The Emperor of Ice Cream

“Call the roller of big cigars, The muscular one, and bid him whip In kitchen cups concupiscent curds.”

I’ve always loved that poem. It has minimal relevance to what I’m going to talk about today, except for the fact that my latest handspun looks like mint ice cream!

I’m still on my Inglenook fibers kick, so I started with a pretty braid from the lovely and talented Macrina. It was about three ounces of gorgeous, smooth tussah silk.

This is what I got!!




I attempted to spin very fine for laceweight. I got 440 yards of 2-ply from three ounces, so it really is proper laceweight! It’s the first time I’ve ever consistently spun so fine, and I am feeling rather accomplished and proud of myself. This will DEFINITELY become a very precious shawl. (eventually. once I’m done petting it) It’s hard to see in the photos, but it’s not all one color. The saturation varies somewhat, and that makes the yarn just gleam. I love this. I got a little bored while I was actually spinning it, because it doesn’t have exciting color transitions (it takes little to make me happy) and I was obviously spinning it very fine so it took longer, but the end result is just beautiful. I actually found this to be a little more difficult than my previous foray into spinning mulberry silk, because the fibers were different lengths and it took some adjustment to get used to that. However, once I figured out that I needed to pre draft if I wanted the fibers to align perfectly, it spun up like a dream. I could’ve just spun it from the roving, but I am very anti-slub. Tussah silk is collected after the moth has escaped, so the fibers are cut and some of them are quite short and uncooperative, and just want to be lumpy bits. I was having none of that, let me tell you!

Question for you more experienced spinning peeps. When I finished plying the yarn, it looked lovely. I wasn’t going for a very high twist because I wanted the yarn to be for a shawl, but it looked balanced after it was spun. However, now that I’ve washed it, it looks a bit under plied. In addition, the strands have stuck together a bit, I think because of the leftover sericin (sticky protein that holds silkworm cocoons together) in the fiber. Should I attempt to add more twist on my wheel? Should I just let it alone? Advice is appreciated 🙂



  1. I think it looks very lovely and soft the way it is, but since it doesn’t need to be incredibly durable, I think it comes down to personal preference how much it is plied. I would knit a little swatch up and see how it feels to you. If you don’t get a lot of annoying splits, it’s probably fine. That’s my amateur opinion, for what it’s worth. 😉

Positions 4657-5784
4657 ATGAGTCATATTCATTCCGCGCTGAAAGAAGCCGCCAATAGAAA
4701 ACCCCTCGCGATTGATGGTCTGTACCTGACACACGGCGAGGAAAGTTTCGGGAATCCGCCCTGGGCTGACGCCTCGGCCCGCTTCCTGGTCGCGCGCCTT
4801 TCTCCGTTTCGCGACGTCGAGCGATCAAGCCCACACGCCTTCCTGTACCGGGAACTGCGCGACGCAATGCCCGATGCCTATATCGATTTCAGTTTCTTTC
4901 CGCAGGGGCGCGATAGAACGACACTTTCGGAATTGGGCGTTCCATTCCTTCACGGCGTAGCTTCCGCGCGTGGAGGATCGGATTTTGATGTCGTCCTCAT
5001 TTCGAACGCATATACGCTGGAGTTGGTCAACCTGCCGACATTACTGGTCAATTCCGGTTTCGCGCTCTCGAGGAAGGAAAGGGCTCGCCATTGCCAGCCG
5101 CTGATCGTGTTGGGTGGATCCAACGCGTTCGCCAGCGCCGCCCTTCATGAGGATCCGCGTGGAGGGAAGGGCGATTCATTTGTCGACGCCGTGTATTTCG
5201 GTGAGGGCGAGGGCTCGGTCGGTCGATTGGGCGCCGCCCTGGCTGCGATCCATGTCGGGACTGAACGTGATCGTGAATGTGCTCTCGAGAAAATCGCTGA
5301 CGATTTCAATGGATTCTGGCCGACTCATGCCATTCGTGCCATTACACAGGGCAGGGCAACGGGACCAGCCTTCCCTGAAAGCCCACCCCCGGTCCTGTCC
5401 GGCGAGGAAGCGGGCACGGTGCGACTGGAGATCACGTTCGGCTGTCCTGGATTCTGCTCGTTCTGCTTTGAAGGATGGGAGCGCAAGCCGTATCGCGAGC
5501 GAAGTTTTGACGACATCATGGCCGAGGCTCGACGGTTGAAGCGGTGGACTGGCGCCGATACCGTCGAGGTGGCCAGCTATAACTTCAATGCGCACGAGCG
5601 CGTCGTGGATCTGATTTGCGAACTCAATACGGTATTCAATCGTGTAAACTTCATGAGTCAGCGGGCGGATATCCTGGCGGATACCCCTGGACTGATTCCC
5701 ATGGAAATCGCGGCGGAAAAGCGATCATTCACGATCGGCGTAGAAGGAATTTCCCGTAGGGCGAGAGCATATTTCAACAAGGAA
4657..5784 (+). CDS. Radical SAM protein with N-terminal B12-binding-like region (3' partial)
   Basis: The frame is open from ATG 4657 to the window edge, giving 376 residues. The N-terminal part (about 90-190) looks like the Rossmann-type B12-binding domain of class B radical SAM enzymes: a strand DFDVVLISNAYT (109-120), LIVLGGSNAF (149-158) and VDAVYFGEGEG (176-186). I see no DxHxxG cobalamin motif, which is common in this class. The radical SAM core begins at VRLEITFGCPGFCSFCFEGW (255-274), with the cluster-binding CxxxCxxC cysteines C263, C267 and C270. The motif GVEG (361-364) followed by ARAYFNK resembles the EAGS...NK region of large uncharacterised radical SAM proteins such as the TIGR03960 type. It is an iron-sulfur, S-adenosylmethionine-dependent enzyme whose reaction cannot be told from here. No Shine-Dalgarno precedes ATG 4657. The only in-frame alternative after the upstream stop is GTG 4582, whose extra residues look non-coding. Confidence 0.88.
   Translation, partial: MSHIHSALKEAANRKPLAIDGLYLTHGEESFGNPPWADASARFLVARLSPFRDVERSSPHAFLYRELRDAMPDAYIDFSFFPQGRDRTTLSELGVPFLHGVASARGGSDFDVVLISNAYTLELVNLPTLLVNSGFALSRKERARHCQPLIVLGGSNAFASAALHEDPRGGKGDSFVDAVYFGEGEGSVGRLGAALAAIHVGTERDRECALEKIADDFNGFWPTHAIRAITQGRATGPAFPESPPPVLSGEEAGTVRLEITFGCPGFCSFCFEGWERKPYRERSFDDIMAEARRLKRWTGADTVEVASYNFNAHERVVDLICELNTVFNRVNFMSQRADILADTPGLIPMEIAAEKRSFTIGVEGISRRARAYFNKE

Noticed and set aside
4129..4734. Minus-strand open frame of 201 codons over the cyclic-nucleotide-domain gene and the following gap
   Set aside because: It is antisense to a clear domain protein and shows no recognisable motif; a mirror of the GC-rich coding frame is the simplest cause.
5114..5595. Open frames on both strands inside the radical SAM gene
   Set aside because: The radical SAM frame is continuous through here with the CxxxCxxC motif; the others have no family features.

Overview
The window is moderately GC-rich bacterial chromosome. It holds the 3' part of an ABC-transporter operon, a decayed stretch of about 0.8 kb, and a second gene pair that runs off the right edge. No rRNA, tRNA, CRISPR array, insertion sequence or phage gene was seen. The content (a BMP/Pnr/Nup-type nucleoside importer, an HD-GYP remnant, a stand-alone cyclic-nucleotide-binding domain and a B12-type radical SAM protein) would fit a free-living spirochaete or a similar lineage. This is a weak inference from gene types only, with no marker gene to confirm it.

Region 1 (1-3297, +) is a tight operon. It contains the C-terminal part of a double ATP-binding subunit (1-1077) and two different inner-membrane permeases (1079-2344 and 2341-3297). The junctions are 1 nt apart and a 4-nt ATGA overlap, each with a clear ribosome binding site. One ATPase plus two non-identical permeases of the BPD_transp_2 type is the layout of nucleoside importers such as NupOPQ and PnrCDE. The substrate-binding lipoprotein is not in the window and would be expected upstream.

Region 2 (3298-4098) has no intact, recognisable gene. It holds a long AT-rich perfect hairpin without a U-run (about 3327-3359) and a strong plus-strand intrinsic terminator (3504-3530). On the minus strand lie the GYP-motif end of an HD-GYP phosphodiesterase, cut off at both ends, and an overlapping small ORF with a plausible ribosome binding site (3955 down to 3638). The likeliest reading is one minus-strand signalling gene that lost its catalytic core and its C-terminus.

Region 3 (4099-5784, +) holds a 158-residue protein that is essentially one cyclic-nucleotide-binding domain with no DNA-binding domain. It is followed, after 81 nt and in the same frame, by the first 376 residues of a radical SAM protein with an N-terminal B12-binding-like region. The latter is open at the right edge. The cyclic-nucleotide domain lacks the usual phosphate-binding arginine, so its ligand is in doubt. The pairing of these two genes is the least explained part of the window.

2. Rahymah

    Oh my, what a beautiful colour. : )

  3. needleandspindle

    I read in a recent Spin-off issue that under plied yarn is perfect for lace…sounds like Destiny. I think that yarn wants to be lace.

  4. I’m not a spinner at all, but that looks so lovely! delicate and airy. Great job!

  5. Hmmm…I like the suggestions you have here. Plus, I’m a big proponent of letting a skein be the record of the time you spent with it. I think that’s just the artist in me, lol. It also lets you know next time if you need to do something differently. If you change it now and it was fine, you won’t know that how you spun it the first time was correct. If it really doesn’t work in the swatch though, you can always revisit.

Leave a Reply

Fill in your details below or click an icon to log in: Logo

You are commenting using your account. Log Out /  Change )

Google+ photo

You are commenting using your Google+ account. Log Out /  Change )

Twitter picture

You are commenting using your Twitter account. Log Out /  Change )

Facebook photo

You are commenting using your Facebook account. Log Out /  Change )


Connecting to %s

Tin Can Knits

modern seamless knits for the whole family

Hipster Spice

words, knitting, tomfoolery

The Fat Squirrel Speaks

Knitting, spinning, and assorted awesomeness.

things and ideas

knitting and noodling

Woolen Diversions

handknit. handspun. handmade.

Blog - Tanis Fiber Arts

I am the one who knits.

Jordan's Croft - Fiber Arts

K. A. Jordan - Crofter & Novelist

Wayfaring Yarns

Travel Tales of a Nightly Knitter




come see cool knit things.

Crafty Effie

A blog about yarn, colors, crafts and fun!

Stitching Life

The story of my life.

Wee Little Z's

Documenting the days of my toddler Shepherd & unborn baby Crew.


Just another weblog

Autonom'us Tech Nation'r'us

Just another weblog

handmade by stefanie

I am the one who knits.

The Menagerie

Crafty, baking, quirky goodness


Carry on knitting, spinning - and wittering


Making a House a Home


harmony in yarn


Odes to finishing 100's of projects

Kreatives BallaBalla

My Creative Lifestyle -- Stricken, Färben, Basteln


Spinning because knitting isn't weird enough.

pixels and purls

one girl's journey into crafting...

Reading Cookbooks



Vintage crafts, treasures and travel from a Vintage girl!

Rachael Herron

I am the one who knits.

Spin And Knit

Spinning and Knitting Handspun Yarns

Calico Laine Textiles

Dressmaking, Fabrics and Haberdashery from Calico Laine

Babycakes Creates

Crocheting, knitting, and other random acts of crafting


wholesome creative loveliness


Your Fiber Arts Supplier Since 1981


The Art of Knitting

Chronicles of a Fiber Engineer

Electrical Engineer by day, Crazed Knitter by night

FinnGarian Knits

Stories of knitting obsession

Thread & Ethel

knitting yarn(s) in a small space

Caffeine Girl Beads

Just another site

Thready Bear Crafts

Sanity Disappears When the Crafting Begins

Liesl Made

like handmade, but better.

Leggings and Lattes

I am the one who knits.

Knitting and spinning my way through life.

Confessions of a Refashionista

Step by step refashion tutorials, adventures in upcycling & thrifty style inspiration with a quirky DIY diva!

%d bloggers like this: